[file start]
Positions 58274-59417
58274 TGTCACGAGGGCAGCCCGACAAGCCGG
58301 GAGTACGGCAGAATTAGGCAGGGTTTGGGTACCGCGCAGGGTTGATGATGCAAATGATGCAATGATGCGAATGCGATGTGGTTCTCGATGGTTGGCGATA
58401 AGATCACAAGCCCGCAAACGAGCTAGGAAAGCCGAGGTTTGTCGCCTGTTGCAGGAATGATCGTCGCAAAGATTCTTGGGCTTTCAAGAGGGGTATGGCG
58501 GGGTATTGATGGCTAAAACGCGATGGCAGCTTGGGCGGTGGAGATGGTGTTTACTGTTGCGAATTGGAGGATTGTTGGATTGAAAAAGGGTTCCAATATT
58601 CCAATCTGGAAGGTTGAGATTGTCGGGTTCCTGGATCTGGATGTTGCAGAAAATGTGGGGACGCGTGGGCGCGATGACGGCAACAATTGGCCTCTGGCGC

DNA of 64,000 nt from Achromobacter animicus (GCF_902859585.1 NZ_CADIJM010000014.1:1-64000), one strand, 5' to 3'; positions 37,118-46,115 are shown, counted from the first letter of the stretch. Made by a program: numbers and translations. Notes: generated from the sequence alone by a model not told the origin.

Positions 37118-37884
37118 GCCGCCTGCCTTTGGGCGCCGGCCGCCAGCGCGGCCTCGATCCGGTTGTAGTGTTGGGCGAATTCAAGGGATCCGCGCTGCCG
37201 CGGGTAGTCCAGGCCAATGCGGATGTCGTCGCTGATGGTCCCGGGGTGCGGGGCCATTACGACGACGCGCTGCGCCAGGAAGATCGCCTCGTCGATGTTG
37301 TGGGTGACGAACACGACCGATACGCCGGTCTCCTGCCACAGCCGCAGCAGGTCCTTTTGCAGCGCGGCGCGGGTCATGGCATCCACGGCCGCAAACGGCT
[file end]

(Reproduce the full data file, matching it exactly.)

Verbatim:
Positions 58274-59417
58274 TGTCACGAGGGCAGCCCGACAAGCCGG
58301 GAGTACGGCAGAATTAGGCAGGGTTTGGGTACCGCGCAGGGTTGATGATGCAAATGATGCAATGATGCGAATGCGATGTGGTTCTCGATGGTTGGCGATA
58401 AGATCACAAGCCCGCAAACGAGCTAGGAAAGCCGAGGTTTGTCGCCTGTTGCAGGAATGATCGTCGCAAAGATTCTTGGGCTTTCAAGAGGGGTATGGCG
58501 GGGTATTGATGGCTAAAACGCGATGGCAGCTTGGGCGGTGGAGATGGTGTTTACTGTTGCGAATTGGAGGATTGTTGGATTGAAAAAGGGTTCCAATATT
58601 CCAATCTGGAAGGTTGAGATTGTCGGGTTCCTGGATCTGGATGTTGCAGAAAATGTGGGGACGCGTGGGCGCGATGACGGCAACAATTGGCCTCTGGCGC

DNA of 64,000 nt from Achromobacter animicus (GCF_902859585.1 NZ_CADIJM010000014.1:1-64000), one strand, 5' to 3'; positions 37,118-46,115 are shown, counted from the first letter of the stretch. Made by a program: numbers and translations. Notes: generated from the sequence alone by a model not told the origin.

Positions 37118-37884
37118 GCCGCCTGCCTTTGGGCGCCGGCCGCCAGCGCGGCCTCGATCCGGTTGTAGTGTTGGGCGAATTCAAGGGATCCGCGCTGCCG
37201 CGGGTAGTCCAGGCCAATGCGGATGTCGTCGCTGATGGTCCCGGGGTGCGGGGCCATTACGACGACGCGCTGCGCCAGGAAGATCGCCTCGTCGATGTTG
37301 TGGGTGACGAACACGACCGATACGCCGGTCTCCTGCCACAGCCGCAGCAGGTCCTTTTGCAGCGCGGCGCGGGTCATGGCATCCACGGCCGCAAACGGCT